New York hits ‘pause’ to try to slow coronavirus spread
New York’s governor has ordered all workers to remain at home except for those at essential businesses, such as hospitals and grocery stores, in a desperate attempt to slow the spread of the coronavirus in a state that has become the US epicentre for the pandemic.
Governor Andrew Cuomo acknowledged that the policy — in effect, a lockdown — would cause disruption, job losses and discontent but said it was the only way to confront the virus before it overwhelms the healthcare system.
“You can see that New York is in a dramatically different position, and you can see why we’re taking these actions,” Mr Cuomo told reporters. The measures will go into effect Sunday evening.
Those who do not comply will be subject to civil fines and business closures, he warned, saying: “These are not helpful hints.”
The new measures also include curbs on the use of public transportation and even restrictions on all but solitary outdoor exercise.
Taken together, they will suffocate daily activity in the US business and financial capital for a period that could last months. The city has already seen its restaurants, theatres and museums shuttered in a way that did not happen even during times of war. It comes a day after California’s governor, Gavin Newsom, placed similar restrictions on his state’s 40m residents.
As of Friday morning, New York state had confirmed 7,102 coronavirus cases, including 4,408 in New York City. That far outpaced 1,376 cases in Washington state, the next highest, and 1,044 recorded in California.
So far, 1,255 people have been hospitalised with the virus in New York — 18 per cent of its total cases. Just 16 days ago, no one in the state had been hospitalised with the virus.
The surge in New York cases is partly a result of a ramped-up testing effort that, according to Mr Cuomo, now rivals those of China and South Korea.
Mr Cuomo continued to emphasise the urgent need to slow the spread of the virus, because there was only so much the state could do to expand its hospital capacity in short order.
The state began working this week with the Army Corps of Engineers to try to convert existing facilities for healthcare uses. New York City’s Javits convention centre and various university dormitories are under consideration. Elective surgery will also be prohibited — likely from next week — in order to free up more of the state’s approximately 50,000 hospital beds.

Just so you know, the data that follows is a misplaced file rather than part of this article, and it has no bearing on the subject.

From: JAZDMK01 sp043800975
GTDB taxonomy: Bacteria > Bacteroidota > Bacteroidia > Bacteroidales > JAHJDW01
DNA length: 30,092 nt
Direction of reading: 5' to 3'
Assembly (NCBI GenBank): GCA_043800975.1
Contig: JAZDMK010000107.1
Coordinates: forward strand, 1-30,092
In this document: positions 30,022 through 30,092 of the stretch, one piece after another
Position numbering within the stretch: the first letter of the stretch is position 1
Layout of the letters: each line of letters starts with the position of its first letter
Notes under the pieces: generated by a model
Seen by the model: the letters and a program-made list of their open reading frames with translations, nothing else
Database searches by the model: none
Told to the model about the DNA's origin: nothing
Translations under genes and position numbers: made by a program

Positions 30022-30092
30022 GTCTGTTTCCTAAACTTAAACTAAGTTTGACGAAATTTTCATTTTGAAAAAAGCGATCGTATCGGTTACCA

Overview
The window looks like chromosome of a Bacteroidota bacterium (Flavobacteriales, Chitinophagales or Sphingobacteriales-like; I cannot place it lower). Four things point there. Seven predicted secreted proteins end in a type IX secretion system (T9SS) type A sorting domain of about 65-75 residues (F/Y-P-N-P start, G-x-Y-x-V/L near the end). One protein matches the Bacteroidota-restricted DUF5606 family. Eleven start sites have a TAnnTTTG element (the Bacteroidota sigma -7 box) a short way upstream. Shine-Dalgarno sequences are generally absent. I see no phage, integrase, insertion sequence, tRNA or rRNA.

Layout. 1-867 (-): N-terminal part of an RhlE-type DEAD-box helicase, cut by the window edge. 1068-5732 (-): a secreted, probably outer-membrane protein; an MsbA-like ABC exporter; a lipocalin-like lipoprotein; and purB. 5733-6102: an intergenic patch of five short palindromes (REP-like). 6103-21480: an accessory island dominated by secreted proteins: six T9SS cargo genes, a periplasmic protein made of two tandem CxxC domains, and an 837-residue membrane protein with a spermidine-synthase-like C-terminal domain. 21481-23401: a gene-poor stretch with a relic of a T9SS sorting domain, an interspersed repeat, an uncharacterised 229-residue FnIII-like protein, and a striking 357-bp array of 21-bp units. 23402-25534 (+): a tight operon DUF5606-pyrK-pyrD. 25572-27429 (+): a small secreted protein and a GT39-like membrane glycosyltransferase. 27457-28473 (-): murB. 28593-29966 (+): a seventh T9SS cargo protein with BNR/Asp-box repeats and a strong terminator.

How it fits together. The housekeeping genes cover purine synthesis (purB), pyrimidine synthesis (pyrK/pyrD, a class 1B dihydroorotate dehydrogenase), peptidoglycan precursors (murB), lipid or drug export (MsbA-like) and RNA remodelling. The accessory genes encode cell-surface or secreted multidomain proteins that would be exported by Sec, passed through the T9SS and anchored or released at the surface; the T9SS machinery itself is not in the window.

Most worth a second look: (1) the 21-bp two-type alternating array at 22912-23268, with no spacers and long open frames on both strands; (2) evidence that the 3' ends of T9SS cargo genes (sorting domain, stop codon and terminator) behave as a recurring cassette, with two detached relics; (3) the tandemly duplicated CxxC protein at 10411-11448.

Meanwhile, the governor appealed to businesses to switch their production to make medical equipment, including gloves and masks. He promised the state would pay a premium for their wares and was even willing to provide them with funding to adjust their production.
Most critical of all, according to Mr Cuomo, are ventilators to help stricken patients breath. “The ventilators are to this war what missiles were to World War Two,” the governor said.
The state has about 5,000 to 6,000 of them, but will need as many as 30,000 — a quantity it is unlikely to come by at a time when, as Mr Cuomo noted, every other state was also shopping for them, including in China.
Mr Cuomo and New York City’s mayor, Bill de Blasio, have clashed in recent days about whether to impose more stringent measures on the city, something that would require the governor’s approval.
Mr Cuomo had balked at the “shelter in place” order that Mr de Blasio was seeking, arguing that the term was misused and inciting panic. “Shelter in place,” he said on Friday, was the policy response for active shooter situations and, before that, for nuclear emergencies.
The governor has instead called the new policy “New York pause.” It remains somewhat fluid as authorities seek to define what is an “essential business” in the current circumstance.
To ease the burden, Mr Cuomo said he was also introducing a 90-day moratorium on commercial and residential evictions in the state. “I know we’re going to put people out of work with what we did. I don’t want to put them out of their house, too,” he said.
As the number of coronavirus cases has spiked in New York and the magnitude of the crisis has become more apparent, long-running tensions with the Trump administration have flared.
Mr de Blasio took the extraordinary step on Friday of suggesting Donald Trump was taking “revenge” on New York City, an overwhelmingly Democratic area, by withholding support.
“We’re talking about a New Yorker right now in the White House who’s betraying New York City,” the mayor said. The army, he claimed, had stockpiles of medical supplies in warehouses around the country that could be sent to New York.
While he has been critical of Mr Trump and a slow-footed federal response, Mr Cuomo has shifted his tone in recent days. He thanked the president on Thursday for at last heeding his call to deploy the Army Corps of Engineers and credited him with mobilising the federal government.